Have you ever wanted to live in a home that looks like it was taken right out of a storybook?
This $4.5 million sprawling mushroom-shaped home in Charlevoix will help you live out your wildest hobbit dreams. The main house, known as the Thatch House, and guest house, referred to as the Chalet, total 6,000 square feet and together boast seven bedrooms and six and a half bathrooms.
The listing went viral online after being featured on Zillow Gone Wild, a popular social media page that highlights
This whimsically designed home, at 304 Park Ave. in Charlevoix, was built more than 100 years ago with stone walls that were set by Earl Young, an artist and hobbit-home architect known for building iconic structures throughout northern Michigan, according to a tourism website for Charlevoix. The site notes,
“Over the course of his fifty-year career, Young would build twenty-six residential houses and four commercial properties,” the Visit Charlevoix site notes. “His works are made mostly of stone, using limestone, fieldstone, and boulders that he found throughout Northern Michigan.”
Listing agent Nate Granata said Young extracted the original stone walls, which stand today, with stones that he retrieved by hand from Lake Michigan right across the street from where the property is located to this day.
According to the Charlevoix city website, Young’s houses are known as Gnome Homes, Mushroom Houses or Hobbit Houses. A self-guided tour brochure is available here. (Note: these are privately owned homes and not open for inside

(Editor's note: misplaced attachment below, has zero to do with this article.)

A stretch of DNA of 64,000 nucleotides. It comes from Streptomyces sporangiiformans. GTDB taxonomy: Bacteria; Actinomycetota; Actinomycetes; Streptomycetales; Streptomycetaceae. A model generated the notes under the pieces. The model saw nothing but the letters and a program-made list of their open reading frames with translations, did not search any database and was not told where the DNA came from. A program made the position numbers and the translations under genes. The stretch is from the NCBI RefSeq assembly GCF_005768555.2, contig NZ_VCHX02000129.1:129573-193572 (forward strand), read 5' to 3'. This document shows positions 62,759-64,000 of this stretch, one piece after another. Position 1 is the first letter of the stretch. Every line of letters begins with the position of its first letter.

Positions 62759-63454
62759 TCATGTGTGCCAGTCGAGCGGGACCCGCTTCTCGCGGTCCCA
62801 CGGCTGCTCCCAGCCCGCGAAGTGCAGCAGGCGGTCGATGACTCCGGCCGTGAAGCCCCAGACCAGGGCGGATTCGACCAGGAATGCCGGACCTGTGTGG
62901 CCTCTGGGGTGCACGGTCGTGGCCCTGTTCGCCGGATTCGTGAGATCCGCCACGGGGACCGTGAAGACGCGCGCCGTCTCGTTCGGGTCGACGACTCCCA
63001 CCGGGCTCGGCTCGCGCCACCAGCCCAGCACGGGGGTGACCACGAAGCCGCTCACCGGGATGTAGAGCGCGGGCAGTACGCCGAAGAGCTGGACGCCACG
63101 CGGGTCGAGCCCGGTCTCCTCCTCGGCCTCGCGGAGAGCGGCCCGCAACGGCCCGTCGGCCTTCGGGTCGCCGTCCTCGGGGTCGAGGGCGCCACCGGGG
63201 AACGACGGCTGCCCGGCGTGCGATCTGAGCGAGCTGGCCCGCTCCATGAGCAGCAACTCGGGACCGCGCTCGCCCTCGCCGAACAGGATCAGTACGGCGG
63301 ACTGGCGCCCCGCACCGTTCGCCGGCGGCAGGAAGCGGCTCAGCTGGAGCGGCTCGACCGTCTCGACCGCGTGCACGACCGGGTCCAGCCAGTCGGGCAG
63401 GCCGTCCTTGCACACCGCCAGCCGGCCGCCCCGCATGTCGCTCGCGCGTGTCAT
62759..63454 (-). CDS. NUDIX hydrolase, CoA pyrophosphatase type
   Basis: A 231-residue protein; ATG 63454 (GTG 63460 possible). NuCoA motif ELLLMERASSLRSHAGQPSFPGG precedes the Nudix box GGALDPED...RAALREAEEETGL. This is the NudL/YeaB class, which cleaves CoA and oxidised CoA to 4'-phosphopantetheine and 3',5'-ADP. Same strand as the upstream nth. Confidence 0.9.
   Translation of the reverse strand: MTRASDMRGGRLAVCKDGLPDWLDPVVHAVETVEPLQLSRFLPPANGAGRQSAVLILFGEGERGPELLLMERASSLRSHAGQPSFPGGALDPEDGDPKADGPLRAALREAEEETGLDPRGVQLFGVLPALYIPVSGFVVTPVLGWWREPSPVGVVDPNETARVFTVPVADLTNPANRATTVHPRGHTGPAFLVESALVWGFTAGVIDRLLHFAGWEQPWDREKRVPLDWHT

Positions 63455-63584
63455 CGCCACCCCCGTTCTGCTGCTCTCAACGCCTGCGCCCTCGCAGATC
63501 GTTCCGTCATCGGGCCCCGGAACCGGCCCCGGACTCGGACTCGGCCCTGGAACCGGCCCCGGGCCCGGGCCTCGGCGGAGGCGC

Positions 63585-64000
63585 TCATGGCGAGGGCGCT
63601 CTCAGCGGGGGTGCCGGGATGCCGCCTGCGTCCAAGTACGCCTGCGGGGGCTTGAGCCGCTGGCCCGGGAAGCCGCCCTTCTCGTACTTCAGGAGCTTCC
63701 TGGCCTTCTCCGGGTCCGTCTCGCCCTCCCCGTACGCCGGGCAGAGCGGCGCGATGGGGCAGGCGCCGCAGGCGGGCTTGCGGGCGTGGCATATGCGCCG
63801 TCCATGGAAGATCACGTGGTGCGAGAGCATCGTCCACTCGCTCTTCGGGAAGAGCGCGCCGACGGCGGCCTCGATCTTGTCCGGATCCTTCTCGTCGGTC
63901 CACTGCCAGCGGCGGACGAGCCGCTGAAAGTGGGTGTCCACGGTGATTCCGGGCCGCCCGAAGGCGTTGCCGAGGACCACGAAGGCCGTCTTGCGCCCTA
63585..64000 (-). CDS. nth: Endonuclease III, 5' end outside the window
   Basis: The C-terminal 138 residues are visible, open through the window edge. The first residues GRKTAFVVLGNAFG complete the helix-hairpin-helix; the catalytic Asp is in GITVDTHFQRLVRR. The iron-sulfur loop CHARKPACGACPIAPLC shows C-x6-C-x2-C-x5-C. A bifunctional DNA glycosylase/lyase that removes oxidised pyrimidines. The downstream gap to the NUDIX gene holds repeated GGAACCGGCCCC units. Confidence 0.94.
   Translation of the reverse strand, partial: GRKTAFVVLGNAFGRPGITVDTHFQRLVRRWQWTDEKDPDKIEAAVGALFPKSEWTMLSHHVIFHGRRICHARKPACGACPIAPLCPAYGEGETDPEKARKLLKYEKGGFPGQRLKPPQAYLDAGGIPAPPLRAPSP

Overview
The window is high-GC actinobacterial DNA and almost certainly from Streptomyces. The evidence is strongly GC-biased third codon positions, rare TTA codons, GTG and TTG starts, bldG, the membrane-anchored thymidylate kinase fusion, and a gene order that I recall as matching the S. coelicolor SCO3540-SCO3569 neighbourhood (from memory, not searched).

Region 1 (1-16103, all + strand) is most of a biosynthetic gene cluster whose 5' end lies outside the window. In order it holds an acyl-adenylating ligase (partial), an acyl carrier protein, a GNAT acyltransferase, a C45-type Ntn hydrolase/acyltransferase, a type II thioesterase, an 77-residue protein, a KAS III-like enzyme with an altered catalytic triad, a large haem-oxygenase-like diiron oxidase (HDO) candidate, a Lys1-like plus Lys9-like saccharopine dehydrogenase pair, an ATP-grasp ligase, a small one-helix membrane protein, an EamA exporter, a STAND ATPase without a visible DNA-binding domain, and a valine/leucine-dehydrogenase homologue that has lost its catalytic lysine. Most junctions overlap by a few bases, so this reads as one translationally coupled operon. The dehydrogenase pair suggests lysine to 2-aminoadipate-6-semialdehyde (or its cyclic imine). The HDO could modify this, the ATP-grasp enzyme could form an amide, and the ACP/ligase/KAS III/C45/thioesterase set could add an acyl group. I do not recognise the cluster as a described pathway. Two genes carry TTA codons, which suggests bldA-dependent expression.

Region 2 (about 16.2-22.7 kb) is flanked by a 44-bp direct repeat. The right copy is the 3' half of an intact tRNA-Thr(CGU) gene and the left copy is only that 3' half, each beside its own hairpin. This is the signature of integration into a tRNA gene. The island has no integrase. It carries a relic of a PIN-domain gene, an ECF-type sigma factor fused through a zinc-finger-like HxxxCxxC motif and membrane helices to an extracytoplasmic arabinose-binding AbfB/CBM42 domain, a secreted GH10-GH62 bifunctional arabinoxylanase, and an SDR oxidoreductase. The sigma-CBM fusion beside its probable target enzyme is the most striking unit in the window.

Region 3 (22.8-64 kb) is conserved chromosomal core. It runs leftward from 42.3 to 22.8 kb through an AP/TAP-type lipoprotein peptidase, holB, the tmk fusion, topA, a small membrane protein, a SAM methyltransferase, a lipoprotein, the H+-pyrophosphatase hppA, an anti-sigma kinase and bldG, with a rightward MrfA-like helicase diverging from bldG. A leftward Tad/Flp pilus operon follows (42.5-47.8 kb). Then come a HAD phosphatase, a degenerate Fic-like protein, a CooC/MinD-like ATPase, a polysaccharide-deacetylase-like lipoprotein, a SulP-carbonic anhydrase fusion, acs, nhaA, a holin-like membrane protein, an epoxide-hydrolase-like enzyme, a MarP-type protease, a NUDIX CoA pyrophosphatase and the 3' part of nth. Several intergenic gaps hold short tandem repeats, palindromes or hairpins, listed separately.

When it was originally built, the house, still listed for sale as of Wednesday, did not represent Young’s now-distinctive hobbit-home style, but was given a reimagined renovation by the new owner, Dr. Michael Seitz. Granata said Seitz, who has a Ph.D. in engineering, took it upon himself to completely renovate the Thatch House into the storybook home it is today.
The house’s distinctive, flowing roof was installed professionally by a master thatcher who was flown into Michigan from overseas, Granata said.
“He kept the structure of the original walls that were Earl Young built, so he kept that character there,” Granata said. “It’s definitely a piece of art and it’s got the historic side to it as well.”
“There is not a Home Depot door in that house, everything was custom made or imported, even the door to the HVAC room and the whole entire house from the bathrooms to the living rooms and kitchen are all in-floor heat.”